News for Inventors
They are not on a salary or salary/incentive basis, paid by their companies to invent; they work alone, on their own or in small groups, generally in someone's garage or other part of the home. Popular Science recognizes the accomplishments of these independent inventors yearly in the June issue of its magazine. Here are the 10 winning inventions...
Three PhD students from Stanford University's chemical engineering program took $200,000 back to their new California business yesterday, after winning MIT's Clean Energy Prize. C3Nano, a spin-off of Stanford's chemical engineering department, was started to commercialize their invention, and it could use the prize money to get things going!
Switzerland slid past the U.S. to first place in the 2009 - 2010 Global Competitiveness Report, a biannual report published by the World Economic Forum. There are many elements that contribute to a country's competitiveness, but the Forum puts a lot of emphasis, as it should, on innovation capacity. If innovation capacity were the only factor, the U.S. probably would not make it to the top 20.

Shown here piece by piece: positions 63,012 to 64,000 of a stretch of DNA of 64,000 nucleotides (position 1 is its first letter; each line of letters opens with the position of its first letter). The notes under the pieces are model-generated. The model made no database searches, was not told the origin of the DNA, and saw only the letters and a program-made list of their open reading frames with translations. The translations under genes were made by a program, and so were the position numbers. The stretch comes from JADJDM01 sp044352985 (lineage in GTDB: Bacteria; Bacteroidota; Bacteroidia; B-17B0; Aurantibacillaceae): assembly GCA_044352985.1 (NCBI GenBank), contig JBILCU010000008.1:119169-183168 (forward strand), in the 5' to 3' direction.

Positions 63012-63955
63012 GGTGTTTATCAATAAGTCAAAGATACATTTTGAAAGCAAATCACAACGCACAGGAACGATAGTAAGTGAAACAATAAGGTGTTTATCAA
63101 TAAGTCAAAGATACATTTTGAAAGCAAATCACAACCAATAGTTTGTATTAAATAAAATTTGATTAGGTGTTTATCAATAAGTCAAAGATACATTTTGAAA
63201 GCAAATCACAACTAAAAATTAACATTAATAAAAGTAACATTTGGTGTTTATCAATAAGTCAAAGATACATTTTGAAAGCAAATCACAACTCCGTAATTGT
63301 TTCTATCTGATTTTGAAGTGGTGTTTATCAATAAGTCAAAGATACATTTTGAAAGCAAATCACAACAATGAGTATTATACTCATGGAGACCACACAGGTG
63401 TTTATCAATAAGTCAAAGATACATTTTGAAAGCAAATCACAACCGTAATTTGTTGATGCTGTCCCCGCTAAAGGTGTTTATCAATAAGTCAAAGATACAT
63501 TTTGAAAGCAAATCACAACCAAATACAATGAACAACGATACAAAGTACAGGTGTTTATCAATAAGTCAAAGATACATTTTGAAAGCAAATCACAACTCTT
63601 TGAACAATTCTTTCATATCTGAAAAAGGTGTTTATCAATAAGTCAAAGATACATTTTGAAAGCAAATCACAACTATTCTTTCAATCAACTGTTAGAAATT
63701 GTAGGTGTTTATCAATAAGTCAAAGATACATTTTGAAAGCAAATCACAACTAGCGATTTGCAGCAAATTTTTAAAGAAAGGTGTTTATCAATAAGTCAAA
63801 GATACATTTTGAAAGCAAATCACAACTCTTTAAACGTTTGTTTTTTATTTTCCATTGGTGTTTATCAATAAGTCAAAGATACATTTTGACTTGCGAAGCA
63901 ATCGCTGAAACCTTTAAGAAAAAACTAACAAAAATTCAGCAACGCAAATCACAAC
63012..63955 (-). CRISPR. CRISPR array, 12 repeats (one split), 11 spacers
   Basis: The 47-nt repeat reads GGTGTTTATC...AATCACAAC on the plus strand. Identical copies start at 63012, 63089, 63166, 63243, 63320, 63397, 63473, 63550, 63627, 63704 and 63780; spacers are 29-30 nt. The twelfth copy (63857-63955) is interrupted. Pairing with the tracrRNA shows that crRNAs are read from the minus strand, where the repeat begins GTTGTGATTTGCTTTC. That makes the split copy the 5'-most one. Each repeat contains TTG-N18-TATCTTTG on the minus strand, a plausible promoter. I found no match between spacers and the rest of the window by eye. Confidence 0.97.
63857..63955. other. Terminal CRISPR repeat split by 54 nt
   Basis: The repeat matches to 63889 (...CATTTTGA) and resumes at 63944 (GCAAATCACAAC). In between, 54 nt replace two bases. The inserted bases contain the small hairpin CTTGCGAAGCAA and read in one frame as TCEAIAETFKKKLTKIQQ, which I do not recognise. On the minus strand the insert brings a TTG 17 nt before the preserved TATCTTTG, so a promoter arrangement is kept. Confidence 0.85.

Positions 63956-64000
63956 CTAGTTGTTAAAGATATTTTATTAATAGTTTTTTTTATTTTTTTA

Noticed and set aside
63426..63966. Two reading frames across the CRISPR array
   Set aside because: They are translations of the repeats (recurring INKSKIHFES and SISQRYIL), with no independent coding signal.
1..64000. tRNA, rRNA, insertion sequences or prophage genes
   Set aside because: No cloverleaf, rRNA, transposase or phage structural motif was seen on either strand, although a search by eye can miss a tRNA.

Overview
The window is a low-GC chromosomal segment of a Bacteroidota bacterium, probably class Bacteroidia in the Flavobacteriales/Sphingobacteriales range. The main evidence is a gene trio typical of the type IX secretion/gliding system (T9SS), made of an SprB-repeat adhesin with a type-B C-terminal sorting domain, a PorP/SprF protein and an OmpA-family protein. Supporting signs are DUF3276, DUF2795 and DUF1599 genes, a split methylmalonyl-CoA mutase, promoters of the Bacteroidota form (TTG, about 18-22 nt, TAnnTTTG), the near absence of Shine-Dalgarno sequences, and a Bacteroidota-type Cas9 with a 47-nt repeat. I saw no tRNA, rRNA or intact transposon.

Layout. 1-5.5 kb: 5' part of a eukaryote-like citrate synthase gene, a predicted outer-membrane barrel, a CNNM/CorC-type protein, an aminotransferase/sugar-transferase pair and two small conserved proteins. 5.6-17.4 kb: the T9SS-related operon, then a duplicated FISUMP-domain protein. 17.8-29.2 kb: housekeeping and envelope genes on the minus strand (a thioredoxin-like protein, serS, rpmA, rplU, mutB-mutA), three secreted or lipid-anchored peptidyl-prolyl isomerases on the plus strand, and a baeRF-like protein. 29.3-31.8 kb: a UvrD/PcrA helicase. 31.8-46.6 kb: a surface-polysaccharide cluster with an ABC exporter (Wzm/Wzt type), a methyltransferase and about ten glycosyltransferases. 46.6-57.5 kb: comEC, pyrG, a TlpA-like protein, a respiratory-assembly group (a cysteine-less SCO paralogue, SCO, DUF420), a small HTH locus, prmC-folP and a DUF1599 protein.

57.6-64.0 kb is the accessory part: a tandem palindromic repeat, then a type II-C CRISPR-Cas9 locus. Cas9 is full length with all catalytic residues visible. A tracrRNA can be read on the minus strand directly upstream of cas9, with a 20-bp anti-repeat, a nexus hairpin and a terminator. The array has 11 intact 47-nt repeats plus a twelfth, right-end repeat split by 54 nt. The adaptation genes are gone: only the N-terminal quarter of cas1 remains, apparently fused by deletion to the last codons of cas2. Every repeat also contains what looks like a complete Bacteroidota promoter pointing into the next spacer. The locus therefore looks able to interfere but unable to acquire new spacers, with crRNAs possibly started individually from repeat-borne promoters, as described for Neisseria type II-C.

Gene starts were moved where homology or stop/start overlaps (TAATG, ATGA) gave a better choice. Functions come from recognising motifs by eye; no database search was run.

Before I knew that you weren't supposed to sleep in your contact lenses, I did. And boy, did it feel fantastic to open my moist eyes in the morning and see clearly without having to search for my specs. Now, a Spanish optometrist has patented a contact lense that can correct your vision problems. And he wants you to wear his lenses overnight!
This past weekend at the new Newseum in Washington, DC, Microsoft sponsored the finals of its eighth U.S. Imagine Cup, one of the nation's toughest student software competitions. After three days of demonstrating their new technologies, a few dozen team finalists were pared down to one grand prize winner....
These ad specs have nothing to do with the size of an ad you are placing with Google. These Adspecs are self-adjusting lenses that an Oxford University physics professor, Josh Silver, invented to bring sight to millions of people in the third world, where there are few eye care professionals to meet the needs of those with refractive vision problems.
The Japanese say they invented it, but maybe they were just the first to name it. The name, Chindogu, is becoming universally known and used to describe inventions that are useless. Well, I don't know about Ben Franklin or Thomas Jefferson or the prolific inventor Leonardo da Vinci, but haven't most inventors created some useless stuff? In fact, mostly useless stuff?